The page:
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Global Intergenerational Week: Let’s combat loneliness and isolation

Tuesday 26th April is Day 2 of Global Intergenerational Week, and today’s theme is ‘Let’s combat loneliness and isolation’.
According to Generations Working Together, organisers of Global Intergenerational Week, loneliness has the same impact on mortality as smoking 15 cigarettes a day, and it is considered as one of our key issues as a society.
The pandemic has undoubtedly increased feelings of loneliness amongst older people. A survey conducted by Age Scotland in 2021 found that two thirds of older people living alone said that the pandemic has made them lonelier, with 10 per cent of people over 50 – an estimated 218,000 in Scotland - saying that they felt lonely most or all of the time. This figure rose to 17 per cent among those who lived alone, an increasing sector of the older population.
Intergenerational connection can be a great way to fight loneliness and isolation and has additional benefits for both the younger and older participants.  Senior Community Services  asserts that these include:
§ Children who spend time with older adults growing up are less ageist as they get older
  • It provides a perfect opportunity for young and old to learn from one another
  • It builds a stronger community
  • It gives older adults a sense of purpose, and helps younger generations have a great respect for and value of older adults
  • It helps keep stories and history alive within families and the greater community
In the UK there are a number of initiatives aimed at combating loneliness through intergenerational connections. Housing LIN dedicated one of their regular HAPPIHour webinars to the growth of Intergenerational housing developments, taking the concept of intergenerational connections to another level. Of course, in previous generations and other cultures intergenerational living is nothing new, as several generations of the same family would live together. But creating entire communities to encourage this is a new idea.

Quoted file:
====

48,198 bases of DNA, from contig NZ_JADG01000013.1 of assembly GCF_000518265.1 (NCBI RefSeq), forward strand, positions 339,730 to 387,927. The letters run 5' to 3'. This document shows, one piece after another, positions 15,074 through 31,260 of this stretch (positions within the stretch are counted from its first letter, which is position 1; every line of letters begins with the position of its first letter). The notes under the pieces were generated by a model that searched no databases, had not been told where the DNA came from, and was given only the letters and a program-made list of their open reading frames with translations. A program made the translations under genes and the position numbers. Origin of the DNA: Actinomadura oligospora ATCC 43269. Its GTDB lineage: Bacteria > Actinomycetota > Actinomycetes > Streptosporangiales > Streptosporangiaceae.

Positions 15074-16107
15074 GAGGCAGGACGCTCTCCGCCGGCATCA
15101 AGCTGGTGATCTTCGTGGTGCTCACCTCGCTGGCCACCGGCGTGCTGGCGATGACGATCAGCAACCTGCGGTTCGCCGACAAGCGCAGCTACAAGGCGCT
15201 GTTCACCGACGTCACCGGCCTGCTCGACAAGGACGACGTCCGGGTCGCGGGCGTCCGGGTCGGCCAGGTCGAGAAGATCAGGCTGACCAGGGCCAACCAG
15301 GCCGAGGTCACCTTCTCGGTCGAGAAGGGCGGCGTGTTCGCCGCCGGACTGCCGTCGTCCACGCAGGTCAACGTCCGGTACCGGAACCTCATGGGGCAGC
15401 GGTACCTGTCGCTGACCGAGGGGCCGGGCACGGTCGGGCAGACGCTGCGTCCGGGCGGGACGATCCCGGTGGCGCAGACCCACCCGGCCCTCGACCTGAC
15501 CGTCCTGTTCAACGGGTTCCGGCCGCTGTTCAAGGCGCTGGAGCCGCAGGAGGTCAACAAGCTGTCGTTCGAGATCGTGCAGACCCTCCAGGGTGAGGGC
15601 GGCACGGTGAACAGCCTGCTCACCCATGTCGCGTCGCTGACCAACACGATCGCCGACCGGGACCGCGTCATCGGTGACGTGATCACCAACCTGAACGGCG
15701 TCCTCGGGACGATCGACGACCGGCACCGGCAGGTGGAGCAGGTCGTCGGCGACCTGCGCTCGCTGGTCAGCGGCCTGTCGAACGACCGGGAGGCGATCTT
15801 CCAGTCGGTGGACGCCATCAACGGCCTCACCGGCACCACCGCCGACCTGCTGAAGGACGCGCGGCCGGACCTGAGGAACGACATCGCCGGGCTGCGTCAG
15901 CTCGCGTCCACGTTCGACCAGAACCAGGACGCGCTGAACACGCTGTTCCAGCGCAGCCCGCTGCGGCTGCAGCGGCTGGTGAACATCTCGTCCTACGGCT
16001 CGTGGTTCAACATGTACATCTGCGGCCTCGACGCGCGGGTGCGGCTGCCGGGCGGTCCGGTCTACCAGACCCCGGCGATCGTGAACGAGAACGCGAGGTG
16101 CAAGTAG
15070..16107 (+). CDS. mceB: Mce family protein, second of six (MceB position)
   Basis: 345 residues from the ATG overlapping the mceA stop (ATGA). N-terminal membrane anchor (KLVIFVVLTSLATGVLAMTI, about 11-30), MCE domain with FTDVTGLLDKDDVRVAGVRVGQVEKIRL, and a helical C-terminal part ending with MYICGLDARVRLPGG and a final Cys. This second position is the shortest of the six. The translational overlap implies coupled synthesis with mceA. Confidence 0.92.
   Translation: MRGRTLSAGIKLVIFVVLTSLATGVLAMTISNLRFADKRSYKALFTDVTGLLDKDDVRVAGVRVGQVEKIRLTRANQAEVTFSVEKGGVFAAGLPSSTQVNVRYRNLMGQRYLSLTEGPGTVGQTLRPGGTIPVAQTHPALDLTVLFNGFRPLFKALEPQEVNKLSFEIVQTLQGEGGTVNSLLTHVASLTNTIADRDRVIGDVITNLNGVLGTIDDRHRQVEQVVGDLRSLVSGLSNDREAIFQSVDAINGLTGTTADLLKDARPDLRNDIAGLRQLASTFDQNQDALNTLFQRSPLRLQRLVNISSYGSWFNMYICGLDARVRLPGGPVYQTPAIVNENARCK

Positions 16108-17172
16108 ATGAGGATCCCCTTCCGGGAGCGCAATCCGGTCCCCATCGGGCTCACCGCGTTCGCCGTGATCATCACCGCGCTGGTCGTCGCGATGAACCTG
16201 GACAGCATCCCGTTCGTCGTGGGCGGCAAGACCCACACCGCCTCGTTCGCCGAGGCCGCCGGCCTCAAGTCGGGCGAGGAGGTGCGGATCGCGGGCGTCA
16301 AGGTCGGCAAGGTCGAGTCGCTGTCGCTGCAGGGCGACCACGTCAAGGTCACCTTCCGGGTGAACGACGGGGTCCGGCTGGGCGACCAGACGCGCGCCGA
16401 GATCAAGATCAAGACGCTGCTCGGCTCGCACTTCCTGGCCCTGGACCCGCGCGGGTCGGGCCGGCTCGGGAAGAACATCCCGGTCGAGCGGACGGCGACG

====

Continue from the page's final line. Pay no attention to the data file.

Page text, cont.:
One of the speakers at this event was Sue Egersdorff, Founder of Ready Generations, who pointed out that loneliness can affect people at any age, and that psychological safety is as important for older people as it is for children. Therefore, both generations will be learning together in the nursery at the new Belong Village in Chester, through a ‘Mirrored Learning & Care Curriculum'. The curriculum includes living in harmony with nature, playfulness and discovery, unity and connectedness, autonomy, relationships at the heart of practice, and knowledgeable and nurturing educators and carers.
There are many other simple ways to connect the generations, for an hour, a day, or on a regular basis. Many care facilities connect with local schools to host joint activities, such as reading or carol singing at Christmas. In Somerset in England, a community care company ‘Candlelight Care’ organises regular events such as these to combat loneliness experienced by their clients living alone in their own homes. The events take place under the ‘Candlelight Community’ banner and involve taking groups of older people to musical performances and afternoon tea at local schools.     
Whatever form intergenerational connectivity takes, it is certain that any activity which brings older and younger people together is a positive one – bringing benefits to young and old alike, and reducing the loneliness which has increased over the past two years. 
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International Intergenerational Interdependency Inclusion Events